WASHINGTON – Paul Maucha, 58, a Kenyan national, was found guilty today of perpetrating an advance fee and investment scheme that defrauded numerous victims.
The jury verdict, in U.S. District Court for the District of Columbia, was announced by U.S. Attorney Matthew M. Graves, Acting Assistant Attorney General Nicole M. Argentieri of the Justice Department’s Criminal Division, and FBI Special Agent in Charge Keri Farley of the FBI Atlanta Field Office.
According to court documents and evidence presented at trial, Maucha, along with a co-conspirator, engaged in a scheme through a shell company Maucha controlled, American Eagle Services Group Inc. (AESG), to make numerous misrepresentations to victims about AESG, its assets, and its access to money and capital.
In particular, Maucha—through AESG—promised victims who were seeking loans that AESG would provide them with these loans, so long as victims first provided AESG with an advanced fee while misrepresenting the purpose of that fee. AESG also told victims falsely that these advance fees could be refunded if AESG did not fund the loan. As proven at trial, however, Maucha and his co-conspirator knew that AESG did not have the capital to make these loans at the time the lending agreements were executed, and refunds to victims could not be assured because Maucha and his co-conspirator were splitting the fees between themselves and spending them, such that there was no money left to be refunded.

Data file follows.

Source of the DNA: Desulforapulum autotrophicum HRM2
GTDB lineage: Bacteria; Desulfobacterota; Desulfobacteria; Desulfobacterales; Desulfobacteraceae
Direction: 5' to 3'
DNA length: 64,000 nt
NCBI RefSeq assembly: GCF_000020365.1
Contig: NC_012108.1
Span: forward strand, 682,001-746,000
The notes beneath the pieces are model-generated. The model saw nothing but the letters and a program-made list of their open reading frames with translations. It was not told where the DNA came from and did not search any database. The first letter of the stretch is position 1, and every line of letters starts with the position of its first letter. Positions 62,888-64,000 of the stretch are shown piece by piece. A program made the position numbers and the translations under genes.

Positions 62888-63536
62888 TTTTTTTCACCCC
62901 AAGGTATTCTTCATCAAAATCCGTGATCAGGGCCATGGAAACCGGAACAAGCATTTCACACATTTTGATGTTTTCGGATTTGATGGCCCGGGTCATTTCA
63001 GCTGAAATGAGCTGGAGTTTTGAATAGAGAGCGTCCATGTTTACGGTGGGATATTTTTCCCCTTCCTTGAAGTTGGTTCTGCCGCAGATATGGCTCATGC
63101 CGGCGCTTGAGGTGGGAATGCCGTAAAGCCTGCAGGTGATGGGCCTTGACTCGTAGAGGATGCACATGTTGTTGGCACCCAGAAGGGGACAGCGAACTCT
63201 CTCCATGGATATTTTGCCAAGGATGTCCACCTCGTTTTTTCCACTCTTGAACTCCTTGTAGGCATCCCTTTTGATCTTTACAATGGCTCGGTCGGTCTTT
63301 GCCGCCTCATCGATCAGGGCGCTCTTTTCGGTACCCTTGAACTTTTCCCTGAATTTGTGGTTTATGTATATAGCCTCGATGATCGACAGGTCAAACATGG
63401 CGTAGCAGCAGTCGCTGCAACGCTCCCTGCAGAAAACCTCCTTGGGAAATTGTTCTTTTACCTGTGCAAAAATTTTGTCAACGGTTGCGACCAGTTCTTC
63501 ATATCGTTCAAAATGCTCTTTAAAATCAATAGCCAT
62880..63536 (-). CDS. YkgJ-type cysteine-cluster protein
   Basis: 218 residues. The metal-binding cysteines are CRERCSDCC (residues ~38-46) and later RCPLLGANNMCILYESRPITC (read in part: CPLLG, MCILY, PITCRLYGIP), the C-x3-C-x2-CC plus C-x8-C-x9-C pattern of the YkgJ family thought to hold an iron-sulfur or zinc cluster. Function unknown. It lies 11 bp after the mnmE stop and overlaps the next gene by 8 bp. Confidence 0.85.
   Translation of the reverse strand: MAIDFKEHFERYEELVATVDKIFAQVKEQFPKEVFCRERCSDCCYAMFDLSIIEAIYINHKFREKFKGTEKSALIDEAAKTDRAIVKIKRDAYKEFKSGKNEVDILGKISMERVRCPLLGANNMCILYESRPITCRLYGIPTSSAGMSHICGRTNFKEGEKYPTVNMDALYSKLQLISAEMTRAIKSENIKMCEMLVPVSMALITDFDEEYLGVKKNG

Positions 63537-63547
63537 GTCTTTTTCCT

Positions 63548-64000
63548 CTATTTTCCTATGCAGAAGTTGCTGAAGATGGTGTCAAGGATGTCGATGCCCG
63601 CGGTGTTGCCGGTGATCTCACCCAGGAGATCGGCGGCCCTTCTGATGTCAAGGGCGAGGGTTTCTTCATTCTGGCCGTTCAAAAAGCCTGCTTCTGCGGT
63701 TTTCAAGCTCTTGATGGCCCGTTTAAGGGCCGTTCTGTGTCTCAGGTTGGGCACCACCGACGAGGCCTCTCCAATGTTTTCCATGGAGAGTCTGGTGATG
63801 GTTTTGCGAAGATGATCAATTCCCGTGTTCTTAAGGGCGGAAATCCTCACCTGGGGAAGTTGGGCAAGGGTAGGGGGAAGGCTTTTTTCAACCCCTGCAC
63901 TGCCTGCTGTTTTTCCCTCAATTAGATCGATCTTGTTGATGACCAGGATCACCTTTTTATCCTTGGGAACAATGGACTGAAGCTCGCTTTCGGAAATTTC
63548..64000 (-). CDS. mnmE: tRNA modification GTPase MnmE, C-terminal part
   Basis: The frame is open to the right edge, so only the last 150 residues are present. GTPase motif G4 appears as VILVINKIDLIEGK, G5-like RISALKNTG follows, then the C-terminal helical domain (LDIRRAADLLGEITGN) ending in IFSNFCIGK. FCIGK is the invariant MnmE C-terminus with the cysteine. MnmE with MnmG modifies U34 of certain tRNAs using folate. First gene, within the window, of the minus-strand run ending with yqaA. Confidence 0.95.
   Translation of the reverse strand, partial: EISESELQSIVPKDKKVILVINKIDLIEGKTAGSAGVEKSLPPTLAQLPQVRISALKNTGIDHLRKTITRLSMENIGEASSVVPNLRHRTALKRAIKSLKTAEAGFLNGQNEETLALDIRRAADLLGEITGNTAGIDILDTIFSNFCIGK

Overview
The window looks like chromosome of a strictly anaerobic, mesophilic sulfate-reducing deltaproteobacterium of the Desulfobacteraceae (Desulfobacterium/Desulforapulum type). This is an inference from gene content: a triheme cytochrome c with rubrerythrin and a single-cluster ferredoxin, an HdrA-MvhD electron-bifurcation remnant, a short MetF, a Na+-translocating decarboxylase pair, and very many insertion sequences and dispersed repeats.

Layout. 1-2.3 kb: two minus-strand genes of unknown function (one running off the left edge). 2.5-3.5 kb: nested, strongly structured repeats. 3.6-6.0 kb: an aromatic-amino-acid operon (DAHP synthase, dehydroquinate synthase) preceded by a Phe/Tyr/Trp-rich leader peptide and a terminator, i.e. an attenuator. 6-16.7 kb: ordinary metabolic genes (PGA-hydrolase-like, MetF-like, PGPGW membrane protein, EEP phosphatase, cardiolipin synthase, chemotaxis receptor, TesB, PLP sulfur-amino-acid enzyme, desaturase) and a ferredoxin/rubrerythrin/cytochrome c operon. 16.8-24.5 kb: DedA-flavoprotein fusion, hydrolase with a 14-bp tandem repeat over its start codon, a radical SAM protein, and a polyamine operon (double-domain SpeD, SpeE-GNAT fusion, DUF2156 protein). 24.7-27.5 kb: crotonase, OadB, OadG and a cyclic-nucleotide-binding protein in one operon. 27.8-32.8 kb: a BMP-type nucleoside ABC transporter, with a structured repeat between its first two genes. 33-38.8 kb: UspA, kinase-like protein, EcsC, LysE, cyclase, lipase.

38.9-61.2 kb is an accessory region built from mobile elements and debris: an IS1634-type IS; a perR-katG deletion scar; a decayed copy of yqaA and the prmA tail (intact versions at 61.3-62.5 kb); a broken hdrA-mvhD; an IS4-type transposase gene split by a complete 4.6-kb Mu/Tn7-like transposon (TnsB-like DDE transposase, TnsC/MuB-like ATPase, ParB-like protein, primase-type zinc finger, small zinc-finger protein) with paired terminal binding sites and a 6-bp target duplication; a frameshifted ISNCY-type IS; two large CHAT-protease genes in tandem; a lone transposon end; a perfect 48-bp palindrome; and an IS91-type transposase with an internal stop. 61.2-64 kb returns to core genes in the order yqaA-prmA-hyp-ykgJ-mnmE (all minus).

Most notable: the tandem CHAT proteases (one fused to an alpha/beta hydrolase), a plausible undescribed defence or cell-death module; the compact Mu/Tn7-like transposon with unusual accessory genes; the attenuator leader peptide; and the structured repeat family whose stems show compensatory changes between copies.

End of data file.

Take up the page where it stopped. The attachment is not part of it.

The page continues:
The jury convicted Maucha of one count of conspiracy to commit wire fraud, two counts of wire fraud, and one count of engaging in monetary transactions in criminally derived property. He is scheduled to be sentenced on May 16, 2024, and faces a maximum penalty of 20 years in prison for each of the conspiracy and wire fraud counts and 10 years in prison for each count of engaging in monetary transactions in criminally derived property. A federal district court judge will determine any sentence after considering the U.S. Sentencing Guidelines and other statutory factors.
Acting Assistant Attorney General Nicole M. Argentieri of the Justice Department’s Criminal Division, U.S. Attorney Matthew M. Graves for the District of Columbia, and Special Agent in Charge Keri Farley of the FBI Atlanta Field Office made the announcement.
The FBI investigated the case, with substantial assistance from Homeland Security Investigations.
Trial Attorneys Tian Huang and Tamara Livshiz of the Criminal Division’s Fraud Section and Assistant U.S. Attorney Christine M. Macey for the District of Columbia are prosecuting the case. Assistant Chief William E. Johnston of the Criminal Division’s Fraud Section and Assistant U.S. Attorney Joshua S. Rothstein for the District of Columbia previously provided valuable assistance in the investigation.